Crocheted edgings can be used for many things, from creating a professional finish to any border to adding a final decorative flourish to many craft projects.
A crocheted edge can be worked from any selvedge once you know how. Moreover, you needn’t stick to working from a crochet base. Even the wonkiest of garment edges can be neatened with a trim worked along it, hiding small and glaring mistakes alike.
When starting to work a crocheted edge, you must first create a foundation row of stitches to build upon. These should be neat and evenly spaced, so when you are asked work a row of dc evenly around the perimeter, ensure that each stitch is an equal distance apart. When turning corners, ensure that you work more stitches into the corner stitch or stitches to create a flat turn. It is always preferable to work these extra stitches in even numbers, so that you end up with an odd number in the corner space. This means that you can work the corner stitches into the central stitch of the group on subsequent rows.
Aside from the obvious use in borders along crocheted fabric, using a crocheted edge with a knitted fabric also works very well. Knitting’s uniform, slightly open stitches provide a perfect guide for inserting the hook on the first row, resulting in an even, stable edge to work from, and if a lacy pattern is hooked off a stocking stitch ground, the contrast is extremely appealing – as well as practical – as it helps to prevent the innate roll in the knitted piece’s selvedge.
Non-knitted fabrics can also be edged with crochet. Towels, pillowcases, cushions, napkins, tea towels… all these everyday household items can be elevated into desirable decorative interior pieces with the simple addition of a pretty crocheted edging. Woven fabric may need a little bit more preparation than crocheted or knitted before an edge is worked, especially with a tight weave or an edge likely to fray.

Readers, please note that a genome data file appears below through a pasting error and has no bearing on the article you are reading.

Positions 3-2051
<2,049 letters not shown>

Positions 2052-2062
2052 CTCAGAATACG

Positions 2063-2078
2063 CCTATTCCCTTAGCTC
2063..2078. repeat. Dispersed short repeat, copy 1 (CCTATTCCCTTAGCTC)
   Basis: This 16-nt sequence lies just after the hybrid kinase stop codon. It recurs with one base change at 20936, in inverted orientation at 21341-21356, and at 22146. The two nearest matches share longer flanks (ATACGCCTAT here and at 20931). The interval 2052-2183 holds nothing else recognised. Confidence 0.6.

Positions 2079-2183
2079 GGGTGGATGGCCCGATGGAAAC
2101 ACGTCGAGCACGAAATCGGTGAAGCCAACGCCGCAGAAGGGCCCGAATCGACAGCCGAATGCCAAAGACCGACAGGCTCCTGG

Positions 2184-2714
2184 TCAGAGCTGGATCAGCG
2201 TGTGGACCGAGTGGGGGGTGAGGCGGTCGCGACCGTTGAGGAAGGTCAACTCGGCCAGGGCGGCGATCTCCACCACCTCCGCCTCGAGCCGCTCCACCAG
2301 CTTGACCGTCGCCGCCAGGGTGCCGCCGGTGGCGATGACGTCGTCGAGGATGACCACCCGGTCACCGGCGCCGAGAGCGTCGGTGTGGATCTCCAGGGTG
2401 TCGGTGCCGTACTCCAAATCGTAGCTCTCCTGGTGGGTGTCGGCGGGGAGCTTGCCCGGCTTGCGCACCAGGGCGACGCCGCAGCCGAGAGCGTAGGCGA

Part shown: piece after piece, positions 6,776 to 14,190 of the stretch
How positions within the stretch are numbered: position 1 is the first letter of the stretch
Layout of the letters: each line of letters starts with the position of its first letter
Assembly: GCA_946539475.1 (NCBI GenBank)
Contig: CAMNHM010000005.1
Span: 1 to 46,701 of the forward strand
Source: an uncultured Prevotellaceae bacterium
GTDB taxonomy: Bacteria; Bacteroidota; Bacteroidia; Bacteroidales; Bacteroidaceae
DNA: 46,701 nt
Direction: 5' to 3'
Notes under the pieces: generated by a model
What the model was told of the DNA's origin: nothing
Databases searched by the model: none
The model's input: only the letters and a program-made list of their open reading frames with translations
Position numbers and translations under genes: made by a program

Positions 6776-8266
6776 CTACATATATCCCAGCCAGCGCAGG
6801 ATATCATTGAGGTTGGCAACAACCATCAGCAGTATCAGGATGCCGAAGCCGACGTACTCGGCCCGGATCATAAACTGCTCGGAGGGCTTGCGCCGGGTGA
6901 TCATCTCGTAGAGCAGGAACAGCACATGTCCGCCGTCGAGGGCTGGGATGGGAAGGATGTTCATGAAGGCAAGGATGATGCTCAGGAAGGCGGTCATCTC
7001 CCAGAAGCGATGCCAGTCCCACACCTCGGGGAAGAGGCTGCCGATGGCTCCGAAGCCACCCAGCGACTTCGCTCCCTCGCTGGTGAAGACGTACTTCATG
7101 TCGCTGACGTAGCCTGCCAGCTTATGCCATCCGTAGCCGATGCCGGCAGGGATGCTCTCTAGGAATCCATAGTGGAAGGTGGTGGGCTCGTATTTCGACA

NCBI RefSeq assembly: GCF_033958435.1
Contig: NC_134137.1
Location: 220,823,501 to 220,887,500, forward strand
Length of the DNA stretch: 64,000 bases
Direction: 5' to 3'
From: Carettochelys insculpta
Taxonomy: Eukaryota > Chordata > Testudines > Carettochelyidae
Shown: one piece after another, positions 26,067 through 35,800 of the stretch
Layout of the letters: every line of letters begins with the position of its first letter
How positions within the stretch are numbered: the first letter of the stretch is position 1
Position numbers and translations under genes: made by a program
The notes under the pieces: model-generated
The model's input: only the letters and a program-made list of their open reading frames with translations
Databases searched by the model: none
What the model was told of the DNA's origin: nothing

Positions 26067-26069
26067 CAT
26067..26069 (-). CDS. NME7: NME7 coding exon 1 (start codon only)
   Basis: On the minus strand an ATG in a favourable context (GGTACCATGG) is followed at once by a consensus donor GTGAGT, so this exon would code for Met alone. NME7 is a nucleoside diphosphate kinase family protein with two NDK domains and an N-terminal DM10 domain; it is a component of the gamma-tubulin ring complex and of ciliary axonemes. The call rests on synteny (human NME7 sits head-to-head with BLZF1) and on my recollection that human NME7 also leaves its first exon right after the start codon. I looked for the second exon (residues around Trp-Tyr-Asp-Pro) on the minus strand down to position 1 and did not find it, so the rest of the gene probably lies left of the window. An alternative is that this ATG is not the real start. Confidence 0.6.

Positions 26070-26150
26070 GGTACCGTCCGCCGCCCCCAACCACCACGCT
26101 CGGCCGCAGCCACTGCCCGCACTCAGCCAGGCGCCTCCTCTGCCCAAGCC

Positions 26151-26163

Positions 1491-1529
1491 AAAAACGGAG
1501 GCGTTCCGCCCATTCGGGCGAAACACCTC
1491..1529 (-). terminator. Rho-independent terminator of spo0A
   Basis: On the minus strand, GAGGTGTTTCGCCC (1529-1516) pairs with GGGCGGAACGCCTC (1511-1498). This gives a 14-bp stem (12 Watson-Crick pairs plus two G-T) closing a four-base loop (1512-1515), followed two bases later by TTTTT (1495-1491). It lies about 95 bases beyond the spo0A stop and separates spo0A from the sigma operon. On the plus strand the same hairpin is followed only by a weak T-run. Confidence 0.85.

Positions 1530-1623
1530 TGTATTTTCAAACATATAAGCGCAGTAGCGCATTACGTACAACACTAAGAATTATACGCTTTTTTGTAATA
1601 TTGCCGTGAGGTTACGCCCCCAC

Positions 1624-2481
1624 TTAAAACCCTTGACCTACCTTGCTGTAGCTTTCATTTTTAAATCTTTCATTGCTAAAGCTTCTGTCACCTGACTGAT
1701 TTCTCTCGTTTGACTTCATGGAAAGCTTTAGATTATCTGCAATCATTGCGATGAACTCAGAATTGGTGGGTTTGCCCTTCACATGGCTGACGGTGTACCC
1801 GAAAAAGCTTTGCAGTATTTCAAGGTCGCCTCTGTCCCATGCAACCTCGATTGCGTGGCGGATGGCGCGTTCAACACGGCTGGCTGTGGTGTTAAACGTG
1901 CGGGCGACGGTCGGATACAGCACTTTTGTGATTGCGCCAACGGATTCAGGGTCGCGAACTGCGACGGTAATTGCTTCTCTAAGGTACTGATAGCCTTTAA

If the fabric is not quite so dense, you may be able to insert the hook straight through it on the first row. However, a neater, more even finish is achieved when you prepare the edge first. You can do this in many ways with differing results.
The easiest way is to mark where you want your hook to be inserted at regular intervals along the selvedge, then punch holes through the fabric on these marks. The holes can be achieved either with a large, sharp sewing needle or the sharp tip of a fine steel hook if you are using thread to create a lightweight edge, or with some kind of eyelet punch if you are using a bulky yarn and large hook.
To prevent fraying under the crochet when using a fabric ground, you may need to hem the material before attempting to edge it. If your edge already has a hem, you can make your insertions for the crochet under the actual hem, using the sewn line as a guide, so that you do not need to go through two layers of fabric. Alternatively, you can prepare holes first to go through both layers, which can be a bit trickier.
If you are handy with a needle and thread, then a very neat finish can be accomplished with just a little bit of sewing before you pick up the hook. Firstly, you simply work a blanket stitch around the entire selvedge in embroidery thread, or the thread you are going to be using to crochet with. This could be the same colour as the edging or a complementary shade for a pretty contrast. Once this is complete, you simply crochet your first row over the blanket stitch thread.
1) Essential Crochet by Erika Knight, published by Quadrille (£14.99). Photography © Graham Atkins Hughes; 2) Beata Basik www.rosehip.typepad.com
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